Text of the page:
“Woody” Woodbury’s set is a thing of beauty - the classic kitchen as symbol for the heart of family – and Cindy Zimmerman’s set dressing contains dozens of tiny touches that complete the picture, and set the stage for a funny, touching, lovely play that should not be missed.


Crimes of the Heart is playing at “The Stage” at Calvin Church, 10445 SW Canterbury Lane, Tigard, 97224, with shows at 7:30 p.m. on Saturday March 11, 18, 25 and 2:00 p.m. on Sunday March 12, 19, 26. The role of Barnette Lloyd will be played by Blaine Vincent III on March 11, 18, 19, and 26.

Monday, March 6, 2017

Brontë Family Circulating Among the Stacks at Hillsboro Library

Picture (from top left, clockwise) is of Joey Copsey, Peter Schuyler,
Cassie Greer, Morgan Cox, and Jessi Walters.


By Tina Arth

Hillsboro’s Bag & Baggage Theatre has faced some huge challenges in the past year – like opening night of an outdoor performance forced by rain to quickly adjourn to the barren concrete floor of their unfinished new theater space. However, that was nothing compared to the fancy footwork required to re-imagine the staging of their current production of Brontë from the venerable Venetian stage to the Hillsboro Public library. Guest Director Michelle Milne, her cast and crew, and the library staff are collaborating to make this production of British playwright Polly Teale’s 2005 play an amazingly engaging and thought-provoking experience. Better yet, the evening flows so smoothly, and provides such an intimate experience for the audience, that one imagines a conventional production might seem slightly static and sterile by contrast.

Brontë tells the sometimes accurate, sometimes fictional tale of the Brontë sisters (Charlotte, Emily, and Anne), their father Patrick, brother Branwell, and curate Arthur Bell Nicholls living and dying in isolation on the Yorkshire moors.  A constant unspoken theme is the effect of Victorian sexual mores on the three women’s lives and work. Ironically, the sisters’ degree of repression and introversion is inversely proportional to the scandalous and sexualized tone of their writing. Cassie Greer’s bold, adventurous Charlotte produces the critically acclaimed, but relatively tame Jane Eyre. Morgan Cox’s brilliant but very private Emily shocks the literary world with the fierce passions of Wuthering Heights. However, it is Jessi Walters’ gentle, timid Anne who thrusts themes of domestic abuse and debauchery – hardly topics for polite society – center stage in The Tenant of Wildfell Hall.

Without sets to create atmosphere, the audience is required to rely on imagination and a forest of books – just as the real Brontë sisters used imagination and their father’s extensive library to break the boundaries of their narrow world and create some of the most passionate fiction of the 19th century. While the audience moves about in the library, the story also moves freely, jumping forward and backward in time and interspersing frequent cameos by characters from the sisters’ most iconic novels: Cathy and Heathcliff from Wuthering Heights, and Jane, Rochester, and Bertha from Jane Eyre.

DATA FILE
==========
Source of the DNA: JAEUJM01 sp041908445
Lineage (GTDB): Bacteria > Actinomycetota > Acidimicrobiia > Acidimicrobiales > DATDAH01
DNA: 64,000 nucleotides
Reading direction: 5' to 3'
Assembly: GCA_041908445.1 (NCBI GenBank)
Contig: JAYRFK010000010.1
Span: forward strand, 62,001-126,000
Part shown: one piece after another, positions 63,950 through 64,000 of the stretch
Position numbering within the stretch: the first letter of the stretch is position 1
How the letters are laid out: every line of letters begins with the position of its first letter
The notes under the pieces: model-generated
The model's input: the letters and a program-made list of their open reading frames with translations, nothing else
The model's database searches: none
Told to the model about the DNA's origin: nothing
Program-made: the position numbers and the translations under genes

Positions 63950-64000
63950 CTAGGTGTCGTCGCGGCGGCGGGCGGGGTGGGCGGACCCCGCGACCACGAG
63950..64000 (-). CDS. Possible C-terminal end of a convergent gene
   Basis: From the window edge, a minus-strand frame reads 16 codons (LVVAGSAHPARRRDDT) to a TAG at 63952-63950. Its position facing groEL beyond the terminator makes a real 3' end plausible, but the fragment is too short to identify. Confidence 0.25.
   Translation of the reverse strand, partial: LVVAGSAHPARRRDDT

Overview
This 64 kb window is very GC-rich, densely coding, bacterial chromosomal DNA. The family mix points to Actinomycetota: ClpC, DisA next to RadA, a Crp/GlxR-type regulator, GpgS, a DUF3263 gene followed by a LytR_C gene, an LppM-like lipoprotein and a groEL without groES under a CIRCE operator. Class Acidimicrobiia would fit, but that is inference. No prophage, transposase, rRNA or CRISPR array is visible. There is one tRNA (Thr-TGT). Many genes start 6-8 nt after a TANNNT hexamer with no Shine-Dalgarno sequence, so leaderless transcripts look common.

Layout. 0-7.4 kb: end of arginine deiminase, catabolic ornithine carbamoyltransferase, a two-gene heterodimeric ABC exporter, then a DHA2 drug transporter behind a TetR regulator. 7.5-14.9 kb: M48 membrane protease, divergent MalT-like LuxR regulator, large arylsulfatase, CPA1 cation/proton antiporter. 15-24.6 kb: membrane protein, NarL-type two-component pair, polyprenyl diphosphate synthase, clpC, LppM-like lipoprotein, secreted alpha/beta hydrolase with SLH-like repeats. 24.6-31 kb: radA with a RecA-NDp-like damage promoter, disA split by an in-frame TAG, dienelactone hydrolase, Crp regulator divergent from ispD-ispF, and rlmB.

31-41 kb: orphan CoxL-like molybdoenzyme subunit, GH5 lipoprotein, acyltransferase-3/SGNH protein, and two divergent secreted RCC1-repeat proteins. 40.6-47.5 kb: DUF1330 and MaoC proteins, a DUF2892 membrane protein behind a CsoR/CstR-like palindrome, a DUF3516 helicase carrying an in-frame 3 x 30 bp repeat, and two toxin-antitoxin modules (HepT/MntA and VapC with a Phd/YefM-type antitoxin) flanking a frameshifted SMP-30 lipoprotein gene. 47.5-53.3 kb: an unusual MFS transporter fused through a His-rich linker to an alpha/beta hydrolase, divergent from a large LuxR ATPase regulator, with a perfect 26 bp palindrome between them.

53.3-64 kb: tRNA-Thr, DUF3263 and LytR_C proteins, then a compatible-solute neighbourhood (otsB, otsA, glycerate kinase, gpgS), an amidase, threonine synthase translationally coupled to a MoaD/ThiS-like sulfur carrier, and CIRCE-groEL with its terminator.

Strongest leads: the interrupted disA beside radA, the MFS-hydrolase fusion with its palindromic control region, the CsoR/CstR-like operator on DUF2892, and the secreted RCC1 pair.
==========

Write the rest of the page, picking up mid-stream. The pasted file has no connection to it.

The acting is every bit as good as we have come to expect of a Bag & Baggage cast – Greer, Cox and Walters capture the three sisters personas flawlessly. Peter Schuyler transitions easily from the upright and autocratic Patrick to the brooding, volatile Rochester and the timid, lovestruck Nicholls. Joey Copsey is at his best as Branwell, who moves from boyish exuberance and abandon to dissolute alcoholism when his father’s ambitions send him out of the protection of the family home and into the harsh realities of the outside world.  Jenny Newbry’s take on Cathy is spot-on – an eerie mixture of passionate abandon and barely controlled hysteria. Newbry’s Bertha is a bit tougher to accept, perhaps because in the library setting we are a little too close to her as she crawls madly around a series of rooms.

Melissa Heller’s costumes are just detailed enough to suggest each change in character, while allowing for the rapid changes required by the play’s unique staging. Violinist Taylor Neist expresses the ever-changing moods of the story, evoking especially well the darker moments, starting strong and then fading as only a violin can.

The structure of the production limits the audience to 60 people per night, so it’s advisable to purchase tickets early.  Even if Brontë should happen to be produced again locally, it may never get the kind of progressive treatment that Michelle Milne gives it. The audience is called on to walk enough that sensible shoes are strongly recommended!


Bag & Baggage’s Brontë is playing at the Hillsboro Public Library, Brookwood branch, with performances at 7:30 P.M. on March 10, 11, 12, 17, 18, 19, 24, 25, and 26. 

Thursday, March 2, 2017

Barefoot in Beaverton

Susan Giberson, Jeff Giberson, and Amanda Clark


By Tina Arth

Beaverton Civic Theatre’s latest is a thoroughly entertaining revival of one of Neil Simon’s earliest plays, 1963’s Barefoot in the Park. While some elements of the show are a bit shopworn, even dated Neil Simon humor is top-notch, and the play still stands as one of the funniest romantic comedies ever staged. Director Doreen Lundberg makes the right choice by presenting the play as a period piece, with attitudes, costumes, and décor appropriate to the era, and all of her cast members fully commit to their early sixties personas.

Newlyweds Corie and Paul Bratter have just moved into a tiny top floor brownstone apartment in New York City. Uptight, buttoned-down lawyer Paul seems an unlikely match for the impulsive, flamboyant Corie, and in less than a week they move from passionate young lovers to the edge of divorce as she frenetically tries to loosen him up and he tries to act like an adult in his first real job with a law firm. One wonders if this pair ever dated, or if they just moved from meeting to honeymoon without any of the usual preliminary steps. In addition to working on Paul’s attitudes, Corie is also eager to help her mother, Mrs. Banks, move out of her suburban New Jersey orbit and find a little spontaneous joy – but Corie gets more than she bargained for when her mom hooks up (in the thoroughly modern sense) with their eccentric upstairs neighbor, Mr. Velasco (aka “The Wolf of 48th Street”). Of course, in the end true love triumphs, but along the way the audience is treated to some of playwright Simon’s funniest dialogue and physical humor, delivered with split second comic timing.